So, it would be a big mistake to think that there is something called Zen, and therefore by virtue of that, some other teaching that is not Zen. One of my teachers used to say over and over again, Zen means life, completely living life; which means completely facing life and embracing life, which means love. So this isn’t really a teaching and there’s no scripture for it really. Now, of course, as we are demonstrating here in our retreat we can talk about something and we can study something and we can make some intentional effort, but if we stick to those things we study and we stick to those teachings and stick to those efforts, what happens? Our attachment and aversion are hooked, and now we are hooked in Zen, so we are in trouble all over again and now we have a higher class of trouble, a fancy Asian trouble. So we use anything and everything that will help. We learn how to work with our emotions, we learn how to do zazen, we learn how to bow and chant, or maybe not. So in other words, we can do things, we can live our practice, and we can be our practice. Each one of us has to be our practice. But all external teachings and practices are just devices to help us out. And that is why Huang-po says: “I don’t say there’s no Zen, only no teachers of Zen”. Because there’s really no teaching so how can there be teachers? Although in Mexico people call me “Maestro”, which I feel is extremely charming, I really enjoy it ─I am considering getting everybody at home to also call me “Maestro”. Actually I am not teaching anything, so you know, it is not quite right to call me a teacher and certainly in my own mind I don’t think I am a teacher and I don’t think I have students, I never refer to “them” as my students. What I think I am doing is, I think, I am trying to practice truly the life that I have been given and to follow my destiny to the last drop and I feel very very happy to be able to do that side by side with all of you, because your effort really encourages me and touches my heart. It gives me a lot of faith to practice with you and to see you all changing and growing. So I am happy to do the best that I can side by side with you. But it will be a big delusion for all of us to think that I am teaching you something.


So what Huang-po is telling us is that there is no dogma in Zen, that Buddha is a six letter word and Zen is a three letter word. In other words, all Zen words and ideas are exactly that, words and ideas and there’s nothing behind them; there’s nothing that they refer to, so there can’t be any dogma, there’s no truth, there’s no teaching and yet we are human beings and so words and concepts have a giant influence on us. They influence the way we think and the way we live and the way that we see the world; and maybe if we are lucky we can use Zen and Buddhist concepts to undo the unsuccessful concepts that we came with and we can change our life that way. And we can wake the whole world up and we can have some freedom.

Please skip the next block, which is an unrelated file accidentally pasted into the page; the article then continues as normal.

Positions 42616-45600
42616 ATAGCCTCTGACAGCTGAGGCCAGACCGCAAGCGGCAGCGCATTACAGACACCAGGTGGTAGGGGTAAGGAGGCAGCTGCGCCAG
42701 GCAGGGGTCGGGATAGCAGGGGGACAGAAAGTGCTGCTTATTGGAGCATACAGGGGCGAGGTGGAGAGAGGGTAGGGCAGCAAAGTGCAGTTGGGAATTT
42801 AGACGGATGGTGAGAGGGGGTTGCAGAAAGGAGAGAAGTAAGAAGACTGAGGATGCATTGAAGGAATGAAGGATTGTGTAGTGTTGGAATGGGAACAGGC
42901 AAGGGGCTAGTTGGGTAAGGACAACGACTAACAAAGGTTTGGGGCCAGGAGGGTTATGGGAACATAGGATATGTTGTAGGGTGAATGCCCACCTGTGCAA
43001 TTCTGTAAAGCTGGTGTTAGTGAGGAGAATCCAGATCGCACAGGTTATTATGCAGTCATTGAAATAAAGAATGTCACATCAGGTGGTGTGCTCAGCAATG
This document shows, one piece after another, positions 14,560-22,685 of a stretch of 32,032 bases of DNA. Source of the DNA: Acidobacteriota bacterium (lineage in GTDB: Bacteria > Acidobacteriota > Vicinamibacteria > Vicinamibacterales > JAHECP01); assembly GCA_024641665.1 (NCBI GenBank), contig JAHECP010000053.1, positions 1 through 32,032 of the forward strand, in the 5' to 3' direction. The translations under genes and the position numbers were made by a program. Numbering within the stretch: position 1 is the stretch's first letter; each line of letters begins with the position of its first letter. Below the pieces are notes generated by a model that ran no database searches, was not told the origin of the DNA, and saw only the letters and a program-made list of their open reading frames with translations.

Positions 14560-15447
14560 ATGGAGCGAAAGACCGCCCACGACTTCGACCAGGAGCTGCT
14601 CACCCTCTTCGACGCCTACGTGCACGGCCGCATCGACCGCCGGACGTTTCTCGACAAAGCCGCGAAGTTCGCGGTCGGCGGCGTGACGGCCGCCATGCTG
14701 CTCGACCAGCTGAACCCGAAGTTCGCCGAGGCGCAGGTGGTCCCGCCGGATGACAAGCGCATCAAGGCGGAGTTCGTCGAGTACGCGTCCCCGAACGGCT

When there is dogma you can’t have a critical mind that asks questions and wonders about things. When we have a dogmatic teaching we have to stop ourselves from feeling some things and thinking some things. Now a lot of people actually like that idea, they like the idea of not thinking some things and not feeling some things. Maybe we think some of the things that we think and feel are bad or evil or certainly painful and we just assume not to have those things and if we could have a dogma that will cover over those things that would be very good, we think. But the truth is that is not really good, it is not healthy and also at the end it doesn’t work, at the end dogma won’t help us. To really see God or Buddha we have to go beyond dogma, we have to come out into the open, because that’s the only place that we can be free and we can be whole. It is out in the open, and we can stay in the open by allowing ourselves to question and to feel and to think.


The other thing that is bad about dogma, I think, is that when you hold onto a dogma you can’t talk to any body else, because you can’t even see that they are there, and that goes for oneself as well, you can’t even see yourself, because all the time you only see this looming dogma in front of you like a big wall that holds you off from everything and everyone. And that dogma can be a religious dogma, which is good, because we can blame it on somebody else; but we also have our own personal dogmas, so we have to be critical, we have to have a critical mind and critical thinking. This keeps us open and when we are open we can actually meet one another, we can actually hear one another.